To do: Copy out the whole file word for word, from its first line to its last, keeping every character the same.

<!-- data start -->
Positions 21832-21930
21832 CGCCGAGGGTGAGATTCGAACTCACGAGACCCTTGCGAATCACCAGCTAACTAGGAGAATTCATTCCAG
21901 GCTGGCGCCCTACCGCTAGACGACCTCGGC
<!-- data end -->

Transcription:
Positions 21832-21930
21832 CGCCGAGGGTGAGATTCGAACTCACGAGACCCTTGCGAATCACCAGCTAACTAGGAGAATTCATTCCAG
21901 GCTGGCGCCCTACCGCTAGACGACCTCGGC